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It’s important to understand the ins and outs of campaign finance when you’re soliciting money to run for a public office. Spending money for purposes it wasn’t intended for, for example could get you in a lot of trouble. If you are considering running for a local office or helping a friend or family member with a bid for election, here are some things to know about campaign finance.
Seek professional help in managing finances.
Even the most grassroots of campaigns should begin with a campaign bank account, campaign website, and proper staffing who understands the legal and financial aspects of campaign management. Trying to make your best guess about how to spend donations can quickly add up to dangerous territory.
There are state and federal laws that mean a campaign account and the proper allocation of funds are important. Before even announcing your candidacy, it’s a good idea to hire a professional accountant instead of your best friend to manage funds. You’ll want someone who understands the tax ramifications of funds with the IRS, how to work within your budget, and more. Mixing your personal bills and bank account with your campaign account is how rookie candidates often land in trouble.
Keep track of the money spent.
After hiring a professional staff who will know the laws in the United States or country you’re running in, be sure to consider all options for securing campaign funds. From grassroots fundraisers to bigger events and rallies, there are many ways to bring both enthusiasm and needed cash to your campaign.
A simple google search for “bridge loan lenders California” or another lender in your area could be an option for funding your campaign. Not all funds need to come from donations and it’s perfectly reasonable to reach out to financial professionals and lenders for help with your business plan and fundraising plans.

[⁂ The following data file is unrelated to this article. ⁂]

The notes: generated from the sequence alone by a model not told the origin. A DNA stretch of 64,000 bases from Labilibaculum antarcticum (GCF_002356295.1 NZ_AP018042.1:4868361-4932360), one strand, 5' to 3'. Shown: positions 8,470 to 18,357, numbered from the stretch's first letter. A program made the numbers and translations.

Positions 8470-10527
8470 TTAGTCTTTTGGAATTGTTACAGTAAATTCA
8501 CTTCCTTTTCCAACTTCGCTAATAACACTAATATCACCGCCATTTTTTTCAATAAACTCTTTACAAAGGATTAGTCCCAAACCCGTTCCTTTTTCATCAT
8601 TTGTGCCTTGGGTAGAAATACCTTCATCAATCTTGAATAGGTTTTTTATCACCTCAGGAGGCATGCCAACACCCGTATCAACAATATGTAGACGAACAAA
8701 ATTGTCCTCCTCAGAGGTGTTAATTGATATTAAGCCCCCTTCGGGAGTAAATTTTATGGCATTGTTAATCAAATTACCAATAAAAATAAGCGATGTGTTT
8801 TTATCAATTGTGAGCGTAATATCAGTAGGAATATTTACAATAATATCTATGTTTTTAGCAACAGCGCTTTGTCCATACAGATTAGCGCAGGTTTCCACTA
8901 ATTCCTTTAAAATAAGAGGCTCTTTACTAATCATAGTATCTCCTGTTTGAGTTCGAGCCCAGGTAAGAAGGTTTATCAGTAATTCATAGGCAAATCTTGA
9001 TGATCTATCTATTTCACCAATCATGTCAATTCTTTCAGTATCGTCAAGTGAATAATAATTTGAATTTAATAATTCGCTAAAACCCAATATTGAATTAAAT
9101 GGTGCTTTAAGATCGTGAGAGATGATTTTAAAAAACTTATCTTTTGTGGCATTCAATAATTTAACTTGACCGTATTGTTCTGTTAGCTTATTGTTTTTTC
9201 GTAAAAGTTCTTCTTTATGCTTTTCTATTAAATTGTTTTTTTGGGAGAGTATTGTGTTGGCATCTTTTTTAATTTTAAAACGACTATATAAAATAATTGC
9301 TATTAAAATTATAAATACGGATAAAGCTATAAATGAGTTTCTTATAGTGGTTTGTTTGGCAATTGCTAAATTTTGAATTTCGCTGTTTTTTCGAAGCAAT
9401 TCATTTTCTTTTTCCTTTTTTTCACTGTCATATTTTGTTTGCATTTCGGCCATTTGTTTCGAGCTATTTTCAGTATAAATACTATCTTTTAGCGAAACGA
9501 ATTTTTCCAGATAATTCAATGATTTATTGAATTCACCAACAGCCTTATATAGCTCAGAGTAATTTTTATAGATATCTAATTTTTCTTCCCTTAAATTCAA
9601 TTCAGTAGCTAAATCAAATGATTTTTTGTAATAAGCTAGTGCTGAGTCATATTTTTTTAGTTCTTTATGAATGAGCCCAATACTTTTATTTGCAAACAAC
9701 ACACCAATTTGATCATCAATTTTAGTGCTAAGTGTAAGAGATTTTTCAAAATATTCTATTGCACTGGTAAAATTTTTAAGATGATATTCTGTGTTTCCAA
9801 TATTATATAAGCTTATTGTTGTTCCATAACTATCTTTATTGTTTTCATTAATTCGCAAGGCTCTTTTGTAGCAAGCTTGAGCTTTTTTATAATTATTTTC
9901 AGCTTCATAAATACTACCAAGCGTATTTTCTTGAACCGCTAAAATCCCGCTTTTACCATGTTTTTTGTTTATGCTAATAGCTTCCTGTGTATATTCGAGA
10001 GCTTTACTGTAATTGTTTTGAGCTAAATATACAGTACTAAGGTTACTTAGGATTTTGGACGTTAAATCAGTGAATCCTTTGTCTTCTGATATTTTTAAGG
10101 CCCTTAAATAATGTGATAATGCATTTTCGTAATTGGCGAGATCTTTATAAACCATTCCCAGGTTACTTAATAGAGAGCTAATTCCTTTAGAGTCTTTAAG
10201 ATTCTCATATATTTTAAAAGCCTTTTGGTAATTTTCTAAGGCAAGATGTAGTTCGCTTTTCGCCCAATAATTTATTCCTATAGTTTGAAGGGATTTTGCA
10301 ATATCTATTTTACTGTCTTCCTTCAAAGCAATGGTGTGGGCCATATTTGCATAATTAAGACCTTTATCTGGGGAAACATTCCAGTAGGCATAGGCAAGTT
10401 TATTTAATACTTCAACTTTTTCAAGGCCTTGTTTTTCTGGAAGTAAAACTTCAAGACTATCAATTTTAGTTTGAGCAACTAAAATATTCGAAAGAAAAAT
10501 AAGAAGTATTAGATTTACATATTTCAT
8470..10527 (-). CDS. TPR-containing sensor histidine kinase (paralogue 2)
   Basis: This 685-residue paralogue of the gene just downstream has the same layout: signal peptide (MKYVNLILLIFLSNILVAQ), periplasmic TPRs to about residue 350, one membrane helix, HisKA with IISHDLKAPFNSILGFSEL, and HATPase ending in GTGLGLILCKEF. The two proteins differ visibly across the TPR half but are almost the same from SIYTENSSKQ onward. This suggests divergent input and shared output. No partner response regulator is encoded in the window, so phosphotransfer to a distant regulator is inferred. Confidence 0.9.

During your planning process, don’t be afraid to ask questions. While the campaign ahead will come with excitement, it’ll be important to know things like whether or not you can accept donations from political action committees and more. Some states have caps on how much you can receive from an individual, lender, or corporate donor. In the United States, there are even more rules with federal campaigns and funding. You and your staff experts will need to do your research.
When tracking personal funds versus those meant for your run, be sure to ask about important steps and tax breaks you can take to make the most of those donations. Ask about interim financing once your accounts are separated and be open-minded to what your staff experts are advising. You are in a partnership for the duration of your run. Let them worry about the financing while you work on branding and message. Whatever you do, be sure the person you hire is keeping detailed track of records on all your campaign spending.
Use donations as they were intended.
It should probably go without saying that you can’t use donations for your campaign for things other than as they were intended. For example, using donated funds for planning a wedding instead of public events, signs, or marketing could come with criminal charges and a quick end to any shot you’ll ever have of running for public office again.
Over the course of your campaign, you will likely make many close friends and some will be inclined to make campaign contributions. While this is perfectly legal, it’s an important thing that you clearly put money into the account for which it was intended and never let them bleed over.
A donation for political ads should not end up in the savings account reserved for your wedding ceremony even if it came from a friend. If financial literacy isn’t your strength, it might be best to open a new account for that wedding planning and keeping it as far away as possible from the campaign funding. When in doubt, make that phone call to your financial advisor so you can have peace of mind and worry about the seating chart and guest list on your off time and your political views on how to handle Covid-19 on business days. In short, keep personal and business separate.
In the end, the best way to be safe in how you use campaign finances is to hire a good and experienced campaign manager. You’ll want attorneys and financial professionals you can call too as you move through budgeting. With the right help and expertise on staff, you can concentrate on your messaging and bringing people out to vote for you. Happy campaigning!
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